Cranberries are already known to prevent urinary tract infections by reducing the power of certain E. Coli bacteria to stick to the urinary tract walls. This action is sufficiently well documented to support a health claim for the fruit in France.
Now researchers at the Kaohsiung Medical University in Taiwan have round that a compound called proanthocyanidin A-1, isolated from the evergreen shrub Vaccinium vitis-idaea and also known as lingonberry or partridgeberry, significantly suppressed herpes type 2 infection in vitro without any toxic effect.
HSV-2 or herpes simplex infection causes cold sores and genital herpes. Although these common infections can be cured, the current clinical anti-herpes drug acyclovir is encountering acyclovir-resistant strains of herpes viruses.
Chun-Ching Lin and his team said that the cranberry compound did not reduce the infectivity of the virus but did reduce the effects of the infection by preventing viral attachment and penetration, and disturbing the late stage of infection.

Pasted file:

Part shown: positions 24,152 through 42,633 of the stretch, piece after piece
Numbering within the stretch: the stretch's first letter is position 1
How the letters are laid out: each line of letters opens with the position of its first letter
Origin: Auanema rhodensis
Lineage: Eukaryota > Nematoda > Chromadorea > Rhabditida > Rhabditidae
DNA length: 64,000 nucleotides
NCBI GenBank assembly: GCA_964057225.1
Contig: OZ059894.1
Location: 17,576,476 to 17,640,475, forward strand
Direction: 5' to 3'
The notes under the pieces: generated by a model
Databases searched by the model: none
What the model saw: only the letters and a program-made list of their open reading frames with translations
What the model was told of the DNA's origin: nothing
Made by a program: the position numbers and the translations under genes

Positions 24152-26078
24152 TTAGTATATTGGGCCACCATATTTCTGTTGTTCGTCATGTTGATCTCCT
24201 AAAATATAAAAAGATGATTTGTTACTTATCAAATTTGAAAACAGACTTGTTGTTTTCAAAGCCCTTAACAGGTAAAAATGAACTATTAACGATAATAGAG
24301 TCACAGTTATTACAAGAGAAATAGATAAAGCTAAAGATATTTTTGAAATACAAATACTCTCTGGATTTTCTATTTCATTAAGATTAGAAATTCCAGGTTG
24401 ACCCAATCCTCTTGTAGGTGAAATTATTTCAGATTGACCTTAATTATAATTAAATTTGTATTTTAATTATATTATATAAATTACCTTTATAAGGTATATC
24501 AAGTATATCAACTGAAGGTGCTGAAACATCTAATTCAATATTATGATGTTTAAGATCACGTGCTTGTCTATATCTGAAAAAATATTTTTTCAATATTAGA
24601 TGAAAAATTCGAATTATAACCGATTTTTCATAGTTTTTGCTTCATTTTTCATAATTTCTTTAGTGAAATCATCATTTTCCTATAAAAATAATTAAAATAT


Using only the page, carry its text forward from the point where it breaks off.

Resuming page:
"It was concluded that proanthocyanidin A-1 suppressed HSV-2 infection through many modes of action and thus merits further investigation," write the authors in the Journal of the Science of Food and Agriculture (doi: 10.1002/jsfa.1958).
Further studies are required to clarify the mechanism behind the plant's action on herpes and evaluate its effects in humans.
The plant is already used in a treatment for stomach disorders and its flowers are also dried to produce remedies for lung ailments.
Last year researchers reported that an extract from the common herb known as 'self-heal' (prunella vulgaris) may be a powerful new herpes treatment, as it was found to contain a lignin-carbohydrate complex with potent activity against herpes infections in animal studies.